Culinary Chronicles by Donna Wesson

This issue of Culinary Chronicles, written by Donna Wesson, is based on our Modern Vegetarian study. Through primary research via a netnography, secondary research with insights suppliers and culinary inspiration from our global Symrise chefs, we found there are 3 types of Modern Vegetarians: The Flexitarian, The Vegetarian Idealist and the Health Restricted Vegetarian. This article primarily focuses on the latter two types as they are lesser known.

With an increasing desire to consume more vegetables and plant-based ingredients in our diets, vegetarianism continues to be a healthy way of life for many around the world. The pandemic has allowed us to focus more on our health, as people have sheltered-in and prepared more meals at home. Consumers have increased their consumption of plant-based foods to also add more variety to their meals. We’ve been more open to trying new things.

The Modern Vegetarian can be identified as a vegetarian idealist and a health-restricted vegetarian, which will be explored in Part 1, of our two-part series on Unearthing What It Means to Be a Modern Vegetarian.

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The vegetarian idealist does not consume meat products, mainly because of their ethical and moral beliefs around animal welfare, followed by health and environmental concerns. Gen Z, Millennial and Young Gen X are the most common age groups in this category. They have an aversion to meaty tastes, textures and appearances, and prefer that their foods look, feel and taste like plant life; therefore, they feel meat analogues are completely unnecessary in their diet.

Many vegetarian idealists are also vegans, who follow the most restrictive of all of the vegetarian diets. Some of the idealist’s favorite brands include Gardein, Trader Joe’s, and Morning Star Farms and restaurants like Sweetgreen, Chipotle, and Just Salad are among their favorite places to eat.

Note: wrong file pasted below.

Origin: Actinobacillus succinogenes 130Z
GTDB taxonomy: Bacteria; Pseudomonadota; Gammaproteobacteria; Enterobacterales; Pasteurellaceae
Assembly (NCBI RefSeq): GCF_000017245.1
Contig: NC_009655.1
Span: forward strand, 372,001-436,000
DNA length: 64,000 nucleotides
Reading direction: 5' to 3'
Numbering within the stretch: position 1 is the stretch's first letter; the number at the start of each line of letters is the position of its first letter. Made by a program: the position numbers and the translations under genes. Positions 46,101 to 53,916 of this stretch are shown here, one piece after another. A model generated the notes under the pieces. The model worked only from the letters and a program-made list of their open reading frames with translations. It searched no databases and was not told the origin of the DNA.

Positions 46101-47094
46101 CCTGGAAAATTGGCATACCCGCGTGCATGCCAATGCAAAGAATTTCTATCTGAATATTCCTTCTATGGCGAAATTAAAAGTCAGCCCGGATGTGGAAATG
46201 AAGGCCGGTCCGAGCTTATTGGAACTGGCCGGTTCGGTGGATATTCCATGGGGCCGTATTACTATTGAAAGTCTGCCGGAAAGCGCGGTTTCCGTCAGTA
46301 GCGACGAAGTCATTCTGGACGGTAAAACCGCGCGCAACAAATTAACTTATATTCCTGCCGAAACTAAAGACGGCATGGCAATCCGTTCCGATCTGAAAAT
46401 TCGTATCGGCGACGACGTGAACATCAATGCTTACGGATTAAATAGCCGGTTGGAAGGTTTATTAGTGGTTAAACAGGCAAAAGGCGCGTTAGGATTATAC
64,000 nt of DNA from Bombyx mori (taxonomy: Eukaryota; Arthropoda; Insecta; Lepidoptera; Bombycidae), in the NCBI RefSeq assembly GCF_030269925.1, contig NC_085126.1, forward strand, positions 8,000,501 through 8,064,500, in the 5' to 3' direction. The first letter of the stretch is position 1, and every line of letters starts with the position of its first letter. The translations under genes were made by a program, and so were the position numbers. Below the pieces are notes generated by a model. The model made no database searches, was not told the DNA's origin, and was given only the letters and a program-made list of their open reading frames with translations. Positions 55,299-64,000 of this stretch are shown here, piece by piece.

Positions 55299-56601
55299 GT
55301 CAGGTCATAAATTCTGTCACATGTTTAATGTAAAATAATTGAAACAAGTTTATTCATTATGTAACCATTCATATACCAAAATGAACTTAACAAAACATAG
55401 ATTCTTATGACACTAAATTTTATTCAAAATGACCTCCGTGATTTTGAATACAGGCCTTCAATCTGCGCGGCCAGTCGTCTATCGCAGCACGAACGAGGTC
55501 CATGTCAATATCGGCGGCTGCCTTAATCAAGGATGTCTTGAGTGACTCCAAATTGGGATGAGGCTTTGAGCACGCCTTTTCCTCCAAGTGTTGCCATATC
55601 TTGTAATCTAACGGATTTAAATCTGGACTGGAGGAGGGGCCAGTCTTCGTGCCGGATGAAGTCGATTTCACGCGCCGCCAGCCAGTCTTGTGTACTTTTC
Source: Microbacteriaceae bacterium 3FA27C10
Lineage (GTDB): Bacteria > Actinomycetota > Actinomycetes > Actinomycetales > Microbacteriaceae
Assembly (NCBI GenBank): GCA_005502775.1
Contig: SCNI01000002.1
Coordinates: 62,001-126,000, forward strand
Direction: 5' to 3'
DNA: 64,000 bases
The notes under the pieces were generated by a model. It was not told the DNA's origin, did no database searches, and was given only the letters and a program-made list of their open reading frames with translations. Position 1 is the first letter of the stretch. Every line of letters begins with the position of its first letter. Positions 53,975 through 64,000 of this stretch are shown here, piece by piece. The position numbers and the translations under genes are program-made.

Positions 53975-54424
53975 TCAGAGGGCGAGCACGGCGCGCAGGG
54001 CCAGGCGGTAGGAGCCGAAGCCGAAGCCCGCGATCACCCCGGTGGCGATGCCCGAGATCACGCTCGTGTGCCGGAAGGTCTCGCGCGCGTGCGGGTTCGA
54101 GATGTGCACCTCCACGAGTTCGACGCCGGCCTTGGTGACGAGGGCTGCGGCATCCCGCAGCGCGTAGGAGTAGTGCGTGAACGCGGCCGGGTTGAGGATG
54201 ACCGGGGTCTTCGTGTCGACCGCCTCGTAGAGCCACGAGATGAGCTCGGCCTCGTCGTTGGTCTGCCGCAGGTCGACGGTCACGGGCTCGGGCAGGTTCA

Related: New and Emerging Trends In Culturally Inspired Hot Chicken


The majority of the health-restricted vegetarians are Baby Boomers who want to eliminate or reduce their meat intake for health reasons. By following a health restricted vegetarian diet, their fiber, antioxidant and phytochemical intake increases, and their cholesterol and saturated fat intake decreases.

These dietary changes result in better control of their weight and blood sugar, as well as decreasing their risk of heart disease, cancer and type 2 diabetes. Quorn, Impossible Foods and The Jackfruit Company are some of their favorite brands, while their favorite restaurants chains include Subway, Panera, Starbucks and P.F. Changs.


Vegans don’t eat meat, seafood or animal biproducts, while lacto-ovo vegetarians eat dairy and eggs; lacto vegetarians eat dairy; ovo vegetarians eat eggs; pescatarians eat seafood; pollotarians eat poultry; and flexitarians eat meat, poultry and seafood. Flexitarians are the only vegetarians that include red meat as part of their diet and they have the least restrictive of the vegetarian diets.

Stay tuned for PART 2 of the Modern Vegetarian Series, subscribe to In-sight to receive our Weekly Newsletter!

To learn more about opportunities for innovation in plant-based proteins, reach out to a member of our team!

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